Twitter Inc. (NYSE: TWTR) released its first-ever earnings report on Wednesday after markets closed, detailing its fourth-quarter and full-year 2013 earnings. The San Francisco-based social microblogging service reported a loss of 2 cents per share on $243 million, beating Wall Street expectations that predicted a loss of 2 cents per share on $217 million of revenue.
Twitter’s revenue increased 116 percent from the fourth quarter of 2012. Advertising revenue increased 121 percent year-over-year, and 75 percent of Twitter’s ad revenue came from mobile.
For the first time, Twitter was able to report that it became a profitable company. Excluding one-time expenditures, Twitter’s net income in the fourth quarter was $9.77 million, compared with a loss of $271,000 in the fourth quarter of 2012. Wall Street analysts predicted Twitter to report a loss of $13 million.
For the entire year, Twitter reported a loss of 18 cents EPS on $665 million revenue, up from a loss of 30 cents EPS on $317 million revenue, a 110 percent increase year-over-year. Twitter’s net income for 2013 was a loss of $34 million.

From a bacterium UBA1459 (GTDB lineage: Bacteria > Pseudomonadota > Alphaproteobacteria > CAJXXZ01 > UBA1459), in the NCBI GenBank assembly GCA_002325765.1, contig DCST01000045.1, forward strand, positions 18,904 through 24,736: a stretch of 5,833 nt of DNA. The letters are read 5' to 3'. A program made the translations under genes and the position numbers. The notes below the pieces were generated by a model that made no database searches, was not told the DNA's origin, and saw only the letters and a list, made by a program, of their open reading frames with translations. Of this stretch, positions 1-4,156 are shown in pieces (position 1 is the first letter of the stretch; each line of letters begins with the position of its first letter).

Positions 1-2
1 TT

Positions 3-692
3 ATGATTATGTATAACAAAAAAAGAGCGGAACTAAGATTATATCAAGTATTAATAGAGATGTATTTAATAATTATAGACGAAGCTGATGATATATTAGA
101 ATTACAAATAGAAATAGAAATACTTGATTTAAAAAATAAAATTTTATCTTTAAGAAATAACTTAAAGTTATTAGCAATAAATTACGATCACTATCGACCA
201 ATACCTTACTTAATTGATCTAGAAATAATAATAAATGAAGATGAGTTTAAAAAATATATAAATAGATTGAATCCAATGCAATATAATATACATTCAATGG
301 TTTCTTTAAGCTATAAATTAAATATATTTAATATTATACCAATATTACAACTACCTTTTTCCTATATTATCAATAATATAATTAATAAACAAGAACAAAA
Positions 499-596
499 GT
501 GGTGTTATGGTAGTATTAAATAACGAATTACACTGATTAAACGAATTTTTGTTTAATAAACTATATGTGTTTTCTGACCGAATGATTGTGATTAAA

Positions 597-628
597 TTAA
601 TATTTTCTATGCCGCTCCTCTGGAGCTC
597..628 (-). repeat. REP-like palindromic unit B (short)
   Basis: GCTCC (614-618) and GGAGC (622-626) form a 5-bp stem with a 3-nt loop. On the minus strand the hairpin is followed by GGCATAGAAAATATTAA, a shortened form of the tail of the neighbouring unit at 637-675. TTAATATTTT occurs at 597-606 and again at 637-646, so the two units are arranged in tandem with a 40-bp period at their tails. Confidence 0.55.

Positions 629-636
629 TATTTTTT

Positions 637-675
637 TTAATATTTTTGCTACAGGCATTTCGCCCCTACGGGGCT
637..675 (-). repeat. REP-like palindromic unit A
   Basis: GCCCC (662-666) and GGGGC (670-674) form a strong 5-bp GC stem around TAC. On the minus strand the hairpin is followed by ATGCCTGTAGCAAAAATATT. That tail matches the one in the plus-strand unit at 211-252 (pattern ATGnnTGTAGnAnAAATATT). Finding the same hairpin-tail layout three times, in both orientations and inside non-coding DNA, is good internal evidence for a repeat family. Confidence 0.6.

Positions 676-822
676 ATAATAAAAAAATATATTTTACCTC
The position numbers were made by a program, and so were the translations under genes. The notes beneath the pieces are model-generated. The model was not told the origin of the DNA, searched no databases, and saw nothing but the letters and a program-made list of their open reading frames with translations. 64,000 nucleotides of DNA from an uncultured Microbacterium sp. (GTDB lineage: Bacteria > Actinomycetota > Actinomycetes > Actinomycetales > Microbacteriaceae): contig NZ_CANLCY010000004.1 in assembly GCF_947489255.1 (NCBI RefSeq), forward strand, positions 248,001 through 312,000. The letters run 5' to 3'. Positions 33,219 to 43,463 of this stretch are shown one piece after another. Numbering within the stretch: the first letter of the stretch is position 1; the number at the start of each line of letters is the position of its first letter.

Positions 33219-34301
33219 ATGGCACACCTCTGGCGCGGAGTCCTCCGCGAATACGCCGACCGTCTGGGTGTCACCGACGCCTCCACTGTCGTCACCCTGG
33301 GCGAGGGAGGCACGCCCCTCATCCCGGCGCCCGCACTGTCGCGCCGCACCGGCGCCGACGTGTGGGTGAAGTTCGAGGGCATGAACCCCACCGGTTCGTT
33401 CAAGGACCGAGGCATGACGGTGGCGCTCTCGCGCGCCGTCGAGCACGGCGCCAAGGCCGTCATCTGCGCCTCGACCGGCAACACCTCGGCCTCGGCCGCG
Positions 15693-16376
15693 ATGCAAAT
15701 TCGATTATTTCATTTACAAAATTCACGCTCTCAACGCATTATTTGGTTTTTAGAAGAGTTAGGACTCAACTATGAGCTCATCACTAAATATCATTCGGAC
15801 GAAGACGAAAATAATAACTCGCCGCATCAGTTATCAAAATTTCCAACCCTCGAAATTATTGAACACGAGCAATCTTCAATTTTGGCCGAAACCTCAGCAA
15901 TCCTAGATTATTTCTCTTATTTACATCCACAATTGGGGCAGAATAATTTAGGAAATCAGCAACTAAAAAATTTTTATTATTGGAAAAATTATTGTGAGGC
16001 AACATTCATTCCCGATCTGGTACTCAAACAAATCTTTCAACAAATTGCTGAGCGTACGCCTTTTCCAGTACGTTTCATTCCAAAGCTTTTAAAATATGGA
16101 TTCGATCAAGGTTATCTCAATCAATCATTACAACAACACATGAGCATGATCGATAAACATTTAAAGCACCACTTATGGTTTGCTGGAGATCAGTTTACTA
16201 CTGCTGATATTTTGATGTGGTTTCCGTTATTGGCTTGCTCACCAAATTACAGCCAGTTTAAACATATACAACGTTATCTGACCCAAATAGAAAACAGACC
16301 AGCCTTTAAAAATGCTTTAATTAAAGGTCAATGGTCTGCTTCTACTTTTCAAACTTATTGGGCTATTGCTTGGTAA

“Twitter finished a great year with our strongest financial quarter to date,” said Dick Costolo, the chief executive officer of Twitter, in a conference call to discuss the earnings report. "We are the only platform that is public, real-time, conversational and widely distributed and I'm excited by the number of initiatives we have underway to further build upon the Twitter experience."
A problem Twitter is facing, which was noted during its initial public offering, is a slowing down of user base growth. Twitter’s user base only increased 30 percent since the fourth quarter 2012. From the previous quarter, Twitter's user base increased less than four percent, its slowest growth in company history. Timeline views also decreased.
Twitter also reported a large increase in expenses, and Costolo attributed to overhead costs in expanding a business, primarily in hiring many new employees.
The earnings report hit Twitter's stock hard. In after-hours trading, shares of Twitter tumbled as much as 13 percent.
Originally from Northern California, Ryan W. Neal came to New York to earn his master's in journalism from Columbia University. He joined IB Times April 2013, and is a writer...